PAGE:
Going native at UVA
After several weeks of pop art sci-fi (the Westerman prints) and decidedly literary byproduct (prints by Blake, paintings by Dos Pasos), the University of Virginia Museum of Art goes out west for an exhibit of Southwestern Native American art. The exhibit, “Treasures of the Earth,” culls work from all over the Arizona/New Mexico/Utah region of the country, and in doing so, samples just about every major tribe located there: Pueblos, Zunis, Hopis, Navajos, and Utes.
A small, odd exhibit, “Treasures” is neither a wholly natural history museum-style artifact display nor is it wholly an exhibit of tradition-influenced folk art. But straddling, as it does, the end of the 19th and the first half of the 20th centuries, it combines elements of both.
The older stuff on display has an unpolished (figuratively and literally) and functional look. In one example, a polychrome jar dating from sometime in the late 19th century shows obvious signs of having been created by traditional methods. In this case, it was coiled by hand, shaped, polished with stones, and fired in a small pit.
Design motifs common to a great deal of the work represented in the exhibit are in evidence here: a near obsession with symmetry, repeated shapes, and images of animals. Next to some of the more modern ink black jars, however, its fading earth tones and wobbly, hand-drawn designs give this jar a fairly crude look. If it’s safe to assume that this jar was actually created for functional reasons (storage), then the black jars imply just the opposite.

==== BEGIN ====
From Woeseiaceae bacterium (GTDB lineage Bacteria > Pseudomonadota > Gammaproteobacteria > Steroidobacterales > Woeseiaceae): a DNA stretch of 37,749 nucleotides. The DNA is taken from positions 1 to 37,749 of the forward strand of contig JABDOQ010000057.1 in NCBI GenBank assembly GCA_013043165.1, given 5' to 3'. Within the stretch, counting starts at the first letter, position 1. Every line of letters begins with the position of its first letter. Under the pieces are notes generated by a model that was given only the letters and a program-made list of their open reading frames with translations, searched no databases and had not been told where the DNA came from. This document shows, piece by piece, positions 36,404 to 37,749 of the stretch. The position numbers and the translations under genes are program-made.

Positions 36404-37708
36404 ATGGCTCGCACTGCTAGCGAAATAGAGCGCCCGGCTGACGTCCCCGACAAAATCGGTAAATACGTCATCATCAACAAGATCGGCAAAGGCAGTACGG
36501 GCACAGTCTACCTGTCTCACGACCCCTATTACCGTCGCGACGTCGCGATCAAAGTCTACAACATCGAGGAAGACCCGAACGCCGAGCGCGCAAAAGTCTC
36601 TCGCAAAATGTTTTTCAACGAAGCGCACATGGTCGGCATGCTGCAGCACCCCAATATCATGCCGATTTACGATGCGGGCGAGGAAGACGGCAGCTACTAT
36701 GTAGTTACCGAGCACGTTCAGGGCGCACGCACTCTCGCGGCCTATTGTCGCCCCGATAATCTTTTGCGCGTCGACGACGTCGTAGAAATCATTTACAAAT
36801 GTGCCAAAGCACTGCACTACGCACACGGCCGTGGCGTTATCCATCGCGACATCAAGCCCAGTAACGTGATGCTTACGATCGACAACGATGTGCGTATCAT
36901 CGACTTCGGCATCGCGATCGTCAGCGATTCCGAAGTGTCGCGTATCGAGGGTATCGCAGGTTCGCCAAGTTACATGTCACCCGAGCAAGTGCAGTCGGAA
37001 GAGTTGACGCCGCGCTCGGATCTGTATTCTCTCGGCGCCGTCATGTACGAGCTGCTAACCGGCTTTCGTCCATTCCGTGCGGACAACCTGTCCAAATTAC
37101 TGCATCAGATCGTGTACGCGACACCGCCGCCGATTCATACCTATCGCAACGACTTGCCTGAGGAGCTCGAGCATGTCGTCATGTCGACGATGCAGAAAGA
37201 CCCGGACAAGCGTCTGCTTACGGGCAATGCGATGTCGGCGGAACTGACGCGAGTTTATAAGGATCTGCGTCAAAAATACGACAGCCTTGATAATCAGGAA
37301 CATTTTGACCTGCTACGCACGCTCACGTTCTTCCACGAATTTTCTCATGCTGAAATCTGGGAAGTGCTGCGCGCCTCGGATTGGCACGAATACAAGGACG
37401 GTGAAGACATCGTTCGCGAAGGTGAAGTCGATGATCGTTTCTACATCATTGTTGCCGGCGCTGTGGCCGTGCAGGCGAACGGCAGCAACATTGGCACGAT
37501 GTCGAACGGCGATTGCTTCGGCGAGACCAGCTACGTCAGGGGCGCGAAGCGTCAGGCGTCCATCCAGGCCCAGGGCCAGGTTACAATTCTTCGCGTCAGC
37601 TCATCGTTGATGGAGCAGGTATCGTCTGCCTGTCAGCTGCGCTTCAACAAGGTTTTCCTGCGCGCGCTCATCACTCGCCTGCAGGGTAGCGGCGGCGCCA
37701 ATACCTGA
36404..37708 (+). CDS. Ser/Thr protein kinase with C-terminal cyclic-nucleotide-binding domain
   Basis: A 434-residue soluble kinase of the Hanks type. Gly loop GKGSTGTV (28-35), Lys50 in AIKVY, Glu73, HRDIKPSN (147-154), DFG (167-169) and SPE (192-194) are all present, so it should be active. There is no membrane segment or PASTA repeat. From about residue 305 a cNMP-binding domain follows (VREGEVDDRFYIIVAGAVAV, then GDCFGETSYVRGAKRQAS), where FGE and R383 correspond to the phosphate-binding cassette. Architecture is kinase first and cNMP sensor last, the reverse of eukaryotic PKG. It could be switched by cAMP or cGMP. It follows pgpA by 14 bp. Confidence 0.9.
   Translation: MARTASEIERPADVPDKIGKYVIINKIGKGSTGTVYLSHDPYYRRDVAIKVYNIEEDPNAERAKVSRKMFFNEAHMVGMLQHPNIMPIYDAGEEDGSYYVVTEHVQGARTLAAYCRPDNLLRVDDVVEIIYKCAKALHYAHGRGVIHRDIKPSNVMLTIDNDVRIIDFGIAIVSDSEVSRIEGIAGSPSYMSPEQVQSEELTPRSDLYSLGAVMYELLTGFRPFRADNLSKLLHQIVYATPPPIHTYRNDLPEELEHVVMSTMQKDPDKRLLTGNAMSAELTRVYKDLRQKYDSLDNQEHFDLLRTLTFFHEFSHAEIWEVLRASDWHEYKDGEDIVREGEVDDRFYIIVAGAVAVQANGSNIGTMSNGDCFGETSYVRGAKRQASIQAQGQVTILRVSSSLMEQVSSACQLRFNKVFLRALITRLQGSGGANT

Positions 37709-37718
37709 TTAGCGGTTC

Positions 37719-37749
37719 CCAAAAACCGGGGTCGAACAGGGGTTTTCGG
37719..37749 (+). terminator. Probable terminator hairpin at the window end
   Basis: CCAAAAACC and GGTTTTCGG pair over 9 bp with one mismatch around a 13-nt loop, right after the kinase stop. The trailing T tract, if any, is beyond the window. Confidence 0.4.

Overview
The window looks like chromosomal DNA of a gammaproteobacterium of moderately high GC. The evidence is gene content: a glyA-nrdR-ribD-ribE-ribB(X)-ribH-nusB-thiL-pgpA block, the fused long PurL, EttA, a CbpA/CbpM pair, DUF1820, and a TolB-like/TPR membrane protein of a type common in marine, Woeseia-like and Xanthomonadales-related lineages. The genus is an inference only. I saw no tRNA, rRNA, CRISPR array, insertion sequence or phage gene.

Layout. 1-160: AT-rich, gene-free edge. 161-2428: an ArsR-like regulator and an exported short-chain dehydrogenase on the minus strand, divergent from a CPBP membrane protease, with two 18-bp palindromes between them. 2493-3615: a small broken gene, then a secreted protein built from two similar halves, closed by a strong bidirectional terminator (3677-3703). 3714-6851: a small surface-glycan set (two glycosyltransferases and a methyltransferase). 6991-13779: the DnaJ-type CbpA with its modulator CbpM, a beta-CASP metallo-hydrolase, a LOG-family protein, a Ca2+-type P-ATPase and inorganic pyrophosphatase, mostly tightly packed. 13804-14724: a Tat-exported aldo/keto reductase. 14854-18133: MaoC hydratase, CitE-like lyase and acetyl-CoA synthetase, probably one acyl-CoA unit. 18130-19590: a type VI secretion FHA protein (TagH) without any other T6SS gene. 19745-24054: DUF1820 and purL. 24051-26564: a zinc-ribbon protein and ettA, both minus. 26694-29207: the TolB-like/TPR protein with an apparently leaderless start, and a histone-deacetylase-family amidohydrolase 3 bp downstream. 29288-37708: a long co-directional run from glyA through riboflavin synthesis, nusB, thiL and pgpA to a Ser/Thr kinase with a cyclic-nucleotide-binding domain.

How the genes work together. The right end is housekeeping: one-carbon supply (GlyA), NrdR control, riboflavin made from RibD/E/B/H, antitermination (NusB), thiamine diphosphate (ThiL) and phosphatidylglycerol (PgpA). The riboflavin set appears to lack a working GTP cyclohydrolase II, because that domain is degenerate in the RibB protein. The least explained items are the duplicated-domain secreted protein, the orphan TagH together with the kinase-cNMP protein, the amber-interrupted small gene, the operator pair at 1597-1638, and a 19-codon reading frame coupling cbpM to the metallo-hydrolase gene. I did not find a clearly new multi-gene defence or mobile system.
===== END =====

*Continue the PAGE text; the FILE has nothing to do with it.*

They’ve been signed by the artisan who created them (not a common attribute for rainwater containers) and sport a sleek, etched look and clean, tight designs. Still, as the repetitive feather pattern around the lip of one jar shows, there is plenty of stylistic continuity.
Also be on the lookout for some impressive silverwork, blankets— again with symmetry, geometry, and bold lines— and table coverings in among the rest of the near-recent Native American artwork.
The University of Virginia Art Museum exhibits “Treasures from the Earth: Art of Southwestern Native America,” through June 9. Opening reception on Friday, April 5, 5:30-7:30pm. Rugby Road. 924-4298.